Latest News within Landlord/Tenant Disputes
An interesting case is currently making its way through the court system and may have far reaching implications for the landlord/tenant relationship in relation to tenancy renewals; making it more difficult for a landlord to refuse the renewal of a tenancy.
The Energy Efficiency Regulations 2015 brought into force minimum energy efficiency standards for residential and commercial properties. As of 1 April 2018, Landlords with properties within the scope of these Regulations must not renew existing tenancies or grant new tenancies if the property has less than the minimum Energy Performance Certificate (EPC) rating of ‘E’. It is estimated that a significant number of rented properties in England and Wales have an F or G rating.
A new report by Paragon Mortgages to mark the 18th birthday – or "coming of age" – of buy to let, predicts that landlords will continue to make an average of 11% a year for the next decade.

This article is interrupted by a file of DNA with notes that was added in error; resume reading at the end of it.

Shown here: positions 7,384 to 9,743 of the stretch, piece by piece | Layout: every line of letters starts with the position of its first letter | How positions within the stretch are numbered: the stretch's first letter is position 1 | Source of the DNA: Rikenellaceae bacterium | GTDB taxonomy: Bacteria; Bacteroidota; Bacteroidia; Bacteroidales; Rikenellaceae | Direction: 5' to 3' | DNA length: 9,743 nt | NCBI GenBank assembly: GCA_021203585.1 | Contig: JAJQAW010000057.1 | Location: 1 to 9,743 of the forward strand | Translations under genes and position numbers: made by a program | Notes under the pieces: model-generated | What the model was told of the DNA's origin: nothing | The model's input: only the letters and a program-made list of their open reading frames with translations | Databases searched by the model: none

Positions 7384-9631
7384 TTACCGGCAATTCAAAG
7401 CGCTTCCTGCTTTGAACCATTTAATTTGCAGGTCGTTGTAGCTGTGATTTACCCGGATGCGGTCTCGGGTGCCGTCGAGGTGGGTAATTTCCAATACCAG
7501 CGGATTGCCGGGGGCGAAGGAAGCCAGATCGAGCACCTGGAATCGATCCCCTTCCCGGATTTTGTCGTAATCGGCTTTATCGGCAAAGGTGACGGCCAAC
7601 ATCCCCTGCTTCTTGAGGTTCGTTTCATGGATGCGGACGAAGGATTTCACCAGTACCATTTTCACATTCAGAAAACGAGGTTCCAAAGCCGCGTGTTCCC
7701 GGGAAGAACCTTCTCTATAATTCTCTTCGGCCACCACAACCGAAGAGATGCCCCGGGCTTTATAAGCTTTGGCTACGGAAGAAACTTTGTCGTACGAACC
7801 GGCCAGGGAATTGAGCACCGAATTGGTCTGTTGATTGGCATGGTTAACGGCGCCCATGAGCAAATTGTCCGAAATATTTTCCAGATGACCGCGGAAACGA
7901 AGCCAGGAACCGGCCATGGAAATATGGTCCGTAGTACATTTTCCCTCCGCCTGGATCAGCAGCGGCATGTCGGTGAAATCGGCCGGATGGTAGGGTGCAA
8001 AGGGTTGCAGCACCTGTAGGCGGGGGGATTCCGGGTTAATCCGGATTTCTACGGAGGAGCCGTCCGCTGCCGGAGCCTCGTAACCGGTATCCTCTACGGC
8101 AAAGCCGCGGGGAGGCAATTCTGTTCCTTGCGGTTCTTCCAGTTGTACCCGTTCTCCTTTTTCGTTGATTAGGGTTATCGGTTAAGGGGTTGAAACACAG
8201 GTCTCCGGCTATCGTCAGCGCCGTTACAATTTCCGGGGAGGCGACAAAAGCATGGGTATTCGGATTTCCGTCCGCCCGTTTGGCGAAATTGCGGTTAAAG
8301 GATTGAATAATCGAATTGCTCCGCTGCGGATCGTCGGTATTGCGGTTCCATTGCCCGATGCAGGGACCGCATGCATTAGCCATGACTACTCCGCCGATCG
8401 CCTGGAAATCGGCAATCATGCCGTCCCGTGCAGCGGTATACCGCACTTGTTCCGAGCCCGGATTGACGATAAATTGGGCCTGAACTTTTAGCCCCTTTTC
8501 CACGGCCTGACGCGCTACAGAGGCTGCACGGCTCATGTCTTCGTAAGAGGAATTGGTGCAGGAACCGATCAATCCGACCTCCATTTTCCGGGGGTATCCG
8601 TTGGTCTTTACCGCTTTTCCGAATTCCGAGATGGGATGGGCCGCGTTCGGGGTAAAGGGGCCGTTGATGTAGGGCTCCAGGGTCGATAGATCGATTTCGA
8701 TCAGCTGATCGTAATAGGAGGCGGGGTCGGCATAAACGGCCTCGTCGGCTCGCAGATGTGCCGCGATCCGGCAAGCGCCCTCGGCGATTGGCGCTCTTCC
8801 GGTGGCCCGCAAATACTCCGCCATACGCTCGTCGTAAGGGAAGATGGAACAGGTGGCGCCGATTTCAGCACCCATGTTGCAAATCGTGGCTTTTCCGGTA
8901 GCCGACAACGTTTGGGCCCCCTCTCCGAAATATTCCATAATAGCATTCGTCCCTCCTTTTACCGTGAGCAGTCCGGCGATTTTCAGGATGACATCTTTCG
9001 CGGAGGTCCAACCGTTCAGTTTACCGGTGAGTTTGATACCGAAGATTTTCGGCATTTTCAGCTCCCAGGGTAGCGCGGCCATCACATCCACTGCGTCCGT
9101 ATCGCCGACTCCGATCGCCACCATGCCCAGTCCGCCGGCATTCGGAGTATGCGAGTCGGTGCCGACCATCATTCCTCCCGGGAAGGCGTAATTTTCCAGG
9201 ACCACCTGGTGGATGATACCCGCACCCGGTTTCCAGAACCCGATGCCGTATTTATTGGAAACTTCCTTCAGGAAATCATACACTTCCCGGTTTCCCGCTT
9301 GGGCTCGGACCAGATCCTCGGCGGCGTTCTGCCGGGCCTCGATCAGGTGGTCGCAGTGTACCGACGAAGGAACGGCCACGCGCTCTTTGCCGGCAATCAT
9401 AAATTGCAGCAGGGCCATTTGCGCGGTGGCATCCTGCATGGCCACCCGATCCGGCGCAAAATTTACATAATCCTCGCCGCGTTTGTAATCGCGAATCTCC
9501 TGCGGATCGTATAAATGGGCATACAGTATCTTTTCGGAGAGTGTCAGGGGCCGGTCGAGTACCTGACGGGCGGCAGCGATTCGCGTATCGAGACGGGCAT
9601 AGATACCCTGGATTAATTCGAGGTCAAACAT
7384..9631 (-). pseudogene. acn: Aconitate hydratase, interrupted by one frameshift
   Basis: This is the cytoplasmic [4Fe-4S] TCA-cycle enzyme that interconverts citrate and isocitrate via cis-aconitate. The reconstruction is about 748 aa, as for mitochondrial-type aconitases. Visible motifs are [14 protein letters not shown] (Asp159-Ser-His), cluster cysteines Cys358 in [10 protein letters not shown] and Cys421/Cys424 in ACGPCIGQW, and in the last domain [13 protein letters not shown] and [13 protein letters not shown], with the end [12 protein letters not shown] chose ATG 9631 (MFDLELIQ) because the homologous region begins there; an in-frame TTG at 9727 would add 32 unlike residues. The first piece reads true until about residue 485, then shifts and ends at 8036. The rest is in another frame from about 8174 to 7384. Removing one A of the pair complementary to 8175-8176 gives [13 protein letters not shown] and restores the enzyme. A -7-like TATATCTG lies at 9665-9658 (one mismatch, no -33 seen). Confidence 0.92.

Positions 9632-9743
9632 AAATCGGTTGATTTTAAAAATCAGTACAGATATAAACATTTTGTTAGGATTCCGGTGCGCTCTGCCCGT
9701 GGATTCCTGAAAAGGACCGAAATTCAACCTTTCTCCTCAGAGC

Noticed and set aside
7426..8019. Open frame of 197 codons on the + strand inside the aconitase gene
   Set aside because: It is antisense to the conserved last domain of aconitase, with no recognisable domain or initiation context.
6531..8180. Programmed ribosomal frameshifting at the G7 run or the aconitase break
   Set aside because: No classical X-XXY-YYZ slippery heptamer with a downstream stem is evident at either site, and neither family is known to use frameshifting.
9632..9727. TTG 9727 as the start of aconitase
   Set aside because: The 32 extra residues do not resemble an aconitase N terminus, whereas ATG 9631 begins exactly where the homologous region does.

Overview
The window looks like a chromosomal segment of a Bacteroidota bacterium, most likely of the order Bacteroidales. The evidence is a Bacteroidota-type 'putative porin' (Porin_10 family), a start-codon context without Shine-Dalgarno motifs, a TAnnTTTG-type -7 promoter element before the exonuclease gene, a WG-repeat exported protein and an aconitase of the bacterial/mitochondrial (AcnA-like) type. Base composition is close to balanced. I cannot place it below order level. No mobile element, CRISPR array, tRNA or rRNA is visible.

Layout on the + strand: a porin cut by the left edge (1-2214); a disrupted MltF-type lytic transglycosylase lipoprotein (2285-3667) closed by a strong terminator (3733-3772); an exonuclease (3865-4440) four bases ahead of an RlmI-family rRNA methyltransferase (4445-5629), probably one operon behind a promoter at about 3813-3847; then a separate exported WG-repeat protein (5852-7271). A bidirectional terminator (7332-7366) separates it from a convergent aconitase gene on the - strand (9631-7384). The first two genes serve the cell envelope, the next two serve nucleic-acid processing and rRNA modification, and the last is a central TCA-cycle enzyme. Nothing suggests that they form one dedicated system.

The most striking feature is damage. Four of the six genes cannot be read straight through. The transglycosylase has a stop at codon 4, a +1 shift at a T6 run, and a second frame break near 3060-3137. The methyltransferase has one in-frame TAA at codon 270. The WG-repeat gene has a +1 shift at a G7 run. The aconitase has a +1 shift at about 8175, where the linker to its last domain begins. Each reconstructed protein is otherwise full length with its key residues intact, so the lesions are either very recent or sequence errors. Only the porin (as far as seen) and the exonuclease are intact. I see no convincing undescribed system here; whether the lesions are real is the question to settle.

It found that since 1996, £1,000 invested in a buy-to-let property has turned into £13,048, an annual rate of return of 16.3% a year, buoyed by fast-rising house prices and rents. Over the same period shares would have earned investors 6.8% a year, bonds 6.5% and savings in the bank 4%. However, first-time property buyers have been victims of the buy-to-let boom, say critics, with renters now facing a 15-year wait to buy property.
If you own private rental property you may be at risk if you do not protect the deposits taken from your tenants.
We would always advise that Landlords take tenant deposits to protect them in the event that a property is left with damages to repair or with rent arrears outstanding. Since 2007 landlords have been required to protect any deposits taken with an authorised scheme or face the prospect of a tenant claiming damages of three times the deposit value. In reality however, landlords could avoid protecting the deposit right up until the day before the hearing and still escape liability.
Tenants trying to exercise a break clause in their leases before the end of a quarterly rent period should beware trying to pay only a pro rata part of that rent when it is demanded, or risk the break being ruled ineffective by the court.